The obstacles enhance the beauty… wow, talk about a mind-blowing thought. I’ve long talked of ripples and the affects we can have on people, yet I never took that train of thought one step deeper to think of the things that cause other deviations in the flow. I love it when dots get connected like that, and they might not have been, had I remembered to bring my notebook. Magic.
A large part of why I was drawn to go sit by the river in the first place was due to the fact that there was turbulence in my own world. Things were big and scary, and the weight of all the things was almost crushing. My obstacles were like boulders in the river; I was trying to flow and kept crashing against them at every turn. What had been a maddening effort was looked at from a new perspective, for if I could find the beauty in the river’s current state, how could I apply that to my life? There was certainly opportunity for growth and metamorphosis, a chance to foster deeper connections, support from both likely and unlikely places, and a whole lot of chaos. In all of that, there was also great power to create something good, to be a catalyst; and that was beautiful in itself.
Things are better than they were a couple weeks ago, and I am grateful. I’m doing my best to keep in mind that everything is always a work in progress. I keep focusing on the growth, on the forward movement, on the dance around the obstacles. There is beauty, a boatload of it, as I watch those I love bloom. I’m lending grace, to myself and others, and I know that on the days that I need reminding, the river is 20 minutes from home.
For about three years, I had a rose quartz heart key chain on my keys. It seemed to be a perfect counterweight to the rest of my keys, and every time I saw it, I smiled. Ever since I was a little girl, and especially since the passing of my Grandpa, I’ve had an affinity for crystals. I think, in some ways, they help me feel closer to him. So, for those unaware, rose quartz is known as the stone of universal love. It is said to restore trust and harmony in relationships, encouraging unconditional love. It is also purported to purify and open the heart at all levels to promote love, self-love, friendship, deep inner healing and feelings of peace. Goodness knows that when that keychain came into my possession, I was in dire need of all of those things.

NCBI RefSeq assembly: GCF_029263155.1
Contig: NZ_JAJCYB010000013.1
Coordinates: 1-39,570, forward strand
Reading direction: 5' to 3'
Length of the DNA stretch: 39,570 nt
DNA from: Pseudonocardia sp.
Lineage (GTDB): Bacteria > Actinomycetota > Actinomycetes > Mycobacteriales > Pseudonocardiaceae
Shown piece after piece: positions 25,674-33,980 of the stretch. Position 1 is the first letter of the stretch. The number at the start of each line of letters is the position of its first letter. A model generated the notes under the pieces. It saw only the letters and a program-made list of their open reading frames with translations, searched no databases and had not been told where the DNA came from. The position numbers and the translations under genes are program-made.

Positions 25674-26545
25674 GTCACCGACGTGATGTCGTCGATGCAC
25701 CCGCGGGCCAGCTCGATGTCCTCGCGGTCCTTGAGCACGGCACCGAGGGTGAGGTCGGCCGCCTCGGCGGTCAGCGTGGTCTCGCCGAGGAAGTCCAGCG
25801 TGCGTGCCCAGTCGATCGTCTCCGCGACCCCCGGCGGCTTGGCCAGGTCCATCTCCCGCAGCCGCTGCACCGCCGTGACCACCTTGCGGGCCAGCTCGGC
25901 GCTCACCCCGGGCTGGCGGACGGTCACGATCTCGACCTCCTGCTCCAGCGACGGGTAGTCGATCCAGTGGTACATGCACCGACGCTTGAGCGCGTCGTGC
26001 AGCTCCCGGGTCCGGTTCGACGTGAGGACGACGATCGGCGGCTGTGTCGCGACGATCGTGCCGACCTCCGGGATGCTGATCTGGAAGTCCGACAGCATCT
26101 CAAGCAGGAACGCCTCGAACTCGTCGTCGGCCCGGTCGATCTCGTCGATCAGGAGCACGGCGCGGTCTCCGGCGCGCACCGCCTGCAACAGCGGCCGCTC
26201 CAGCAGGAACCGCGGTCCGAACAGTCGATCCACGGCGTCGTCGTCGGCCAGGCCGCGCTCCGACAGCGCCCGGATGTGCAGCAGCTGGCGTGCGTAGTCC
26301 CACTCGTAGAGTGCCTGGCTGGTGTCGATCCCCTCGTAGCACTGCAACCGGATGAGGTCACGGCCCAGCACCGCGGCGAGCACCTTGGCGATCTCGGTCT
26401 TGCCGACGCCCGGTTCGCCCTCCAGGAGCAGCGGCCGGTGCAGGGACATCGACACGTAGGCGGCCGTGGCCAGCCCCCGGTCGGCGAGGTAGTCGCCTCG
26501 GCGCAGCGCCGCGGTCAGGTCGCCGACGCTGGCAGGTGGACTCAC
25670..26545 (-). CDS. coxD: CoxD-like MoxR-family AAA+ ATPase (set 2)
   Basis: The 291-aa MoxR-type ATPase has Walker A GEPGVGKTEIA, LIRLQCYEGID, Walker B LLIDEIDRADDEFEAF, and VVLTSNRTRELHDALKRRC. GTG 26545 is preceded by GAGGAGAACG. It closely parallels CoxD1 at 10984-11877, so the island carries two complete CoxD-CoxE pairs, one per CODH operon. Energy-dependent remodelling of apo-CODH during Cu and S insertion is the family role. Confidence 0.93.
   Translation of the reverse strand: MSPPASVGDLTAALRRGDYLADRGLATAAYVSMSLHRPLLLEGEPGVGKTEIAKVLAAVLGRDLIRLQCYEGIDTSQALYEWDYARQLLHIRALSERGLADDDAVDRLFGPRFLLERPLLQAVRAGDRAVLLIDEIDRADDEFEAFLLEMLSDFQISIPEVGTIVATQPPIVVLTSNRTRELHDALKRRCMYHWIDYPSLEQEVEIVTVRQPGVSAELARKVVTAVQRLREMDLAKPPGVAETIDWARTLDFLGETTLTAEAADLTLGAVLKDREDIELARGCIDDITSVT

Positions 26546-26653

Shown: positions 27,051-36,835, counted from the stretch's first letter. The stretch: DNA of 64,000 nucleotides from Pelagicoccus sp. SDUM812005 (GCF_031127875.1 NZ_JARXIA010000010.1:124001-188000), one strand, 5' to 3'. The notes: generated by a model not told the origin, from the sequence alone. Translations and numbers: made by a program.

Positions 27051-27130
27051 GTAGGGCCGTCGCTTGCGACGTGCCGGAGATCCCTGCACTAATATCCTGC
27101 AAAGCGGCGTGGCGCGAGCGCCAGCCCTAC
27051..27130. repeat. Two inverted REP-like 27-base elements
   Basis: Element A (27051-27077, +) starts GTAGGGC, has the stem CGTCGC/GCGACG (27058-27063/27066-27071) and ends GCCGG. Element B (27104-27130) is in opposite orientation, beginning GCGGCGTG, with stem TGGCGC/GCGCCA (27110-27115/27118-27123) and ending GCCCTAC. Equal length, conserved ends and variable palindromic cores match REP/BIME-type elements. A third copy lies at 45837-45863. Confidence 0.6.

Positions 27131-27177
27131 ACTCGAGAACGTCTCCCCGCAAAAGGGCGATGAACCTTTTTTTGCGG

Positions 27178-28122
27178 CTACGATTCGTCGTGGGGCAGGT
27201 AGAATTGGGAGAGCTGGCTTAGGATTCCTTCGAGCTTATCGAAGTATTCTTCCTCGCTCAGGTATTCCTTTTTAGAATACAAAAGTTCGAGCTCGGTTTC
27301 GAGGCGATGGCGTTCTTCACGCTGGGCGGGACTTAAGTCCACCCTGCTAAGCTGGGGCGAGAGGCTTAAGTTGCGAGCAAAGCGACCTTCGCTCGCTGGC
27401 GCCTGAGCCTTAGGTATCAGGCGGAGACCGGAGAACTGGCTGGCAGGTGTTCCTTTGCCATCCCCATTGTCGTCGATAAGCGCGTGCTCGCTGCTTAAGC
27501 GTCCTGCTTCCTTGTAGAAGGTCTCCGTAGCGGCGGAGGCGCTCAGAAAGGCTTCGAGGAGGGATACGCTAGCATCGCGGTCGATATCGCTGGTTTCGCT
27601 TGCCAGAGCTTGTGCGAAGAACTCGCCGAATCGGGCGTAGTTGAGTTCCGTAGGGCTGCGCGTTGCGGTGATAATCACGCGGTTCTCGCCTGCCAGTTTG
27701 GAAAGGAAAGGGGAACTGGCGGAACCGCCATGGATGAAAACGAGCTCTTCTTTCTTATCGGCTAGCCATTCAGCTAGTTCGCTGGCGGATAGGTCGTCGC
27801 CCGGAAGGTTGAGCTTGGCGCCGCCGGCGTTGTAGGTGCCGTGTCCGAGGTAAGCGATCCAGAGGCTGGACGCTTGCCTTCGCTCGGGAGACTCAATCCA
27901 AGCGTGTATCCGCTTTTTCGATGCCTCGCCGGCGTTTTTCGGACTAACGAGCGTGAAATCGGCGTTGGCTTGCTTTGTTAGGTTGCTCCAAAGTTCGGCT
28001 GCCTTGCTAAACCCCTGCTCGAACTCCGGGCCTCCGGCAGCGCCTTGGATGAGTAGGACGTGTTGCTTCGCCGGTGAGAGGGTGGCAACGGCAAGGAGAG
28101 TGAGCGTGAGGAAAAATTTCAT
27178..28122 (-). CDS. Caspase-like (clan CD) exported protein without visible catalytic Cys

It was handy to have around too, because that was an incredibly hard time in my life. I was learning lessons slower than life was throwing them at me, and honestly, felt like I was drowning most days. I was neck deep in the process of learning how to ask for help and support, swallowing my pride and letting others in. So that little one inch by one inch pink shaped stone served as something to strive for, to love and let love in.
Slowly, much slower than I would have liked actually, I learned some of the lessons life had been throwing at me. During those years, I learned how to voice my needs and trust that they would be met. I was reminded about how short life is, and how we never really know when our last encounter with someone will be. In the process of learning, I received confirmation that time truly is our most precious commodity, and that once it’s spent, we can’t get it back. I had learned that the walls I had erected to protect myself were also causing me to feel isolated and lonely. With the walls in shambles due to the unrelenting blows dealt by life, I emerged from the rubble. As I looked around, I realized I had people I could call upon when I was grief stricken, friends who would willingly enter the battlefield between my heart and my mind, and those who would just sit with me when words and the weight seemed too much. I think of those beautiful souls as my lighthouses, and have told them such, as they were gentle guiding lights for me and I will be forever grateful.